Under Gov. Bruce Rauner, Illinois now has the highest unemployment rate in the nation.
The record is quite clear. Before Rauner, the state’s jobless rate was “in the middle of the pack” among states, and unemployment was going down, said Frank Manzo IV of the Illinois Economic Policy Institute. Since Rauner came into office, unemployment has gone up in Illinois while it’s continued to drop nationally.
The lack of a budget – which is the defining feature of Rauner’s governorship – is certainly a factor, Manzo said.
“Businesses value certainty and they want to have confidence that the places where they’re doing business will be able to provide essential services and provide education and higher education so they can get the skilled workers they need,” he said.
Another factor: The budget impasse is really going to cost future taxpayers, Manzo said. Today’s unpaid bills will have to paid, someday, by somebody. “If you’re a business, if you’re a worker or a family, you’re noticing that. You’re going to bear the burden of the mistakes that are being made now. And the cost of inaction going forward gets compounded, and the tax rates will only have to go higher if we don’t do something about it now.”
Rauner appears to think the pain caused by the budget impasse is worth it: If he can bust unions, reduce wages, cut public services, drive state retirees into penury and perhaps drive Chicago Public Schools into bankruptcy, he’ll create a capitalist wonderland where the magic of free enterprise will take care of everything.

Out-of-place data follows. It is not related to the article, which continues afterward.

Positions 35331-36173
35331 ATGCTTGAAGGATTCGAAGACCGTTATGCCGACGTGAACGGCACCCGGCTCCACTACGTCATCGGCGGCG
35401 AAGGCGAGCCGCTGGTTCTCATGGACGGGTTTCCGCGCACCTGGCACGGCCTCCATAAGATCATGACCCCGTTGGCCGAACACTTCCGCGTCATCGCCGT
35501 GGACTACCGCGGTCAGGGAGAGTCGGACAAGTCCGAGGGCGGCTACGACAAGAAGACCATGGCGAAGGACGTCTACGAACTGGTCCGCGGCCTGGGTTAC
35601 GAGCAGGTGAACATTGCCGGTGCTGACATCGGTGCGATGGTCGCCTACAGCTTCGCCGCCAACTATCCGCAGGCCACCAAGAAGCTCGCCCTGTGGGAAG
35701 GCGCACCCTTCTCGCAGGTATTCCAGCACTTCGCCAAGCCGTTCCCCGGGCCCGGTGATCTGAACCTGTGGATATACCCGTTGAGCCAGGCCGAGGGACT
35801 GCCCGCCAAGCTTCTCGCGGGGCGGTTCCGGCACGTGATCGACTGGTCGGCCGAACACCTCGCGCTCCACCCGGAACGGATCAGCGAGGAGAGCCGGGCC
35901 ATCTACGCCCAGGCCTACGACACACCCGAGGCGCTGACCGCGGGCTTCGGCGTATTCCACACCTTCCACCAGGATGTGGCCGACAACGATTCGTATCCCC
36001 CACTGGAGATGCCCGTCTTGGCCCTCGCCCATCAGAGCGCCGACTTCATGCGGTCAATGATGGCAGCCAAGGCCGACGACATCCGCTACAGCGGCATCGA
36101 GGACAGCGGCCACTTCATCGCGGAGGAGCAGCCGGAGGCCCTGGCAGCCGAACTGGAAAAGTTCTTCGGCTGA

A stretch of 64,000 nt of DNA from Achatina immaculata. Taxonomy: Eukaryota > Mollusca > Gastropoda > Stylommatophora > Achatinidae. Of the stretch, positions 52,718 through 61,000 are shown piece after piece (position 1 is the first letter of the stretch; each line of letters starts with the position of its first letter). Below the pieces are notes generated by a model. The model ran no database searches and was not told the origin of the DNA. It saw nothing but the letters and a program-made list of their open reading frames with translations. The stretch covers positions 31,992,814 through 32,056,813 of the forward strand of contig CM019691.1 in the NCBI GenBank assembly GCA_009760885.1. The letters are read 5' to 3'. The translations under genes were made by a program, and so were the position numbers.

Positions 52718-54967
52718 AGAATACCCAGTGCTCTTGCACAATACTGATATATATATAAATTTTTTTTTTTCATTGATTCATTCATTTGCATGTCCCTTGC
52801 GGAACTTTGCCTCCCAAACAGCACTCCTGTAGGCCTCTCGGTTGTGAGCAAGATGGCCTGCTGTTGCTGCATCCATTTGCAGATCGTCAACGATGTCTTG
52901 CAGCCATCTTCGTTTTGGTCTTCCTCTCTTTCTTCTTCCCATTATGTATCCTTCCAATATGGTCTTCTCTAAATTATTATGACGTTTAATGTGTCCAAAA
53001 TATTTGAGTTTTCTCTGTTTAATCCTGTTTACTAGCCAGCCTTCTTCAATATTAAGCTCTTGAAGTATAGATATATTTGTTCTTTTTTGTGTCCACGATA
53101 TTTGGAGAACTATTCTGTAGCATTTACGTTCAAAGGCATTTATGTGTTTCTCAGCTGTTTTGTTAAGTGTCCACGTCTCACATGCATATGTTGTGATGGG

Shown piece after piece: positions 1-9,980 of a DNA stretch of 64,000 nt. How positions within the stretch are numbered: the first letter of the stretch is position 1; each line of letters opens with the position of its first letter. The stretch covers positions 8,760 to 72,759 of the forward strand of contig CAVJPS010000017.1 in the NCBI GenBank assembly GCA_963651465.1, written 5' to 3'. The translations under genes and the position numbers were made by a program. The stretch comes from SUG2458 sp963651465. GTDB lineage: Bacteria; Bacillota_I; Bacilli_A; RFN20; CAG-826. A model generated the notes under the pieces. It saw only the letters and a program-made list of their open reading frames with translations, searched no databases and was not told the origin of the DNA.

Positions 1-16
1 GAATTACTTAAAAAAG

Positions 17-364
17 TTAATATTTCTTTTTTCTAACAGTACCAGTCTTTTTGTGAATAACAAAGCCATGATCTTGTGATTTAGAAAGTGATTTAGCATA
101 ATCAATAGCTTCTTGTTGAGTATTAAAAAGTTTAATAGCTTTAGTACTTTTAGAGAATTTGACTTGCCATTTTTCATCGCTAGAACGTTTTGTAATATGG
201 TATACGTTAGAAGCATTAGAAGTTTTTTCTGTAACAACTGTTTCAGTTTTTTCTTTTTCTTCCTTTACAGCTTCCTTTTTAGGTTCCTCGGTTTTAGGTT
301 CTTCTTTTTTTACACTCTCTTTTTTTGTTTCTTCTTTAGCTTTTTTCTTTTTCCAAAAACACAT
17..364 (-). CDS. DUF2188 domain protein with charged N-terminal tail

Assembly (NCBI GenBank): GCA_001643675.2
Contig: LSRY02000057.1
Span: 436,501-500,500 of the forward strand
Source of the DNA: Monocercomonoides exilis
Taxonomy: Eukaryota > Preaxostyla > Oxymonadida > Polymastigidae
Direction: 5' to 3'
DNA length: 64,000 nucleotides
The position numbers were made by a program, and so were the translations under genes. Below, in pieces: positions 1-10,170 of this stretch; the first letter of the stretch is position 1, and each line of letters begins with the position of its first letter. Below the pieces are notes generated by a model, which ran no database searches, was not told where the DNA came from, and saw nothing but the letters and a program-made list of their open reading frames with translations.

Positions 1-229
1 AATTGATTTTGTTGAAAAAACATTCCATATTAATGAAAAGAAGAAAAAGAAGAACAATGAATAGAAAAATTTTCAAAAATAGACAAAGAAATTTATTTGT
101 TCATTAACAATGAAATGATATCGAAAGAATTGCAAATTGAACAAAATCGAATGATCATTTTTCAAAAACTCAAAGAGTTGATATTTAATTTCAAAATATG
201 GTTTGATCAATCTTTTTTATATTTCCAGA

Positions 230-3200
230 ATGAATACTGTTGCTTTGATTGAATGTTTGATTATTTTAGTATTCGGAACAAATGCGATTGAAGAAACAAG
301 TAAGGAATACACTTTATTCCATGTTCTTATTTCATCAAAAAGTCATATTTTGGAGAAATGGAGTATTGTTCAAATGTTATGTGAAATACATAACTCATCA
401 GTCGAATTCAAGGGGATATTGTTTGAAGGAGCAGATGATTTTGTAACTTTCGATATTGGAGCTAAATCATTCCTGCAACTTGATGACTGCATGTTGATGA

Manzo thinks the past year and a half constitute “a great case study” for the idea that “lower taxes and fewer government services are the key to spurring the economy.” Tax rates are down, public universities and private social agencies are cutting back – and unemployment is steadily going up.
Now it looks like the case study will continue, with House Democrats for the second year passing a spending plan with no new revenue. Rauner and Republican legislators agree new revenue is needed – an income tax boost and a sales tax expansion are starting points, along with closing tax loopholes – but won’t sign on without “reforms” they know are unacceptable to the other side of the aisle.
I’m not sure what choice the Democrats had. They could have passed a full budget, but couldn’t override a subsequent gubernatorial veto which would open them to attacks in the coming election. They could toss Rauner a bone from his agenda; reducing access to workers’ comp is often cited here though in other states such changes have driven injured workers into poverty, and here they seem to have lined insurance companies’ pockets rather than reducing premiums for businesses.
And it would have encouraged Rauner to hold the budget hostage again next year for more trickle-down “reforms,” which would likely just depress the economy further.
As a wealthy businessman and non-politician, Rauner has been impervious to pressure. He and his billionaire friends Ken Griffin and Sam Zell can easily fund his reelection campaign along with any number of legislative candidates. Other business leaders and Republican elders trying to talk sense to Rauner about the need for a budget have gotten nowhere.
Plus, God bless him, he’s a true believer, and damn the consequences. He’s not worried about his personal political fortune (his financial fortune being an entirely different matter). He’s willing to go down burning.
And he seems to be willing to take the state down with him.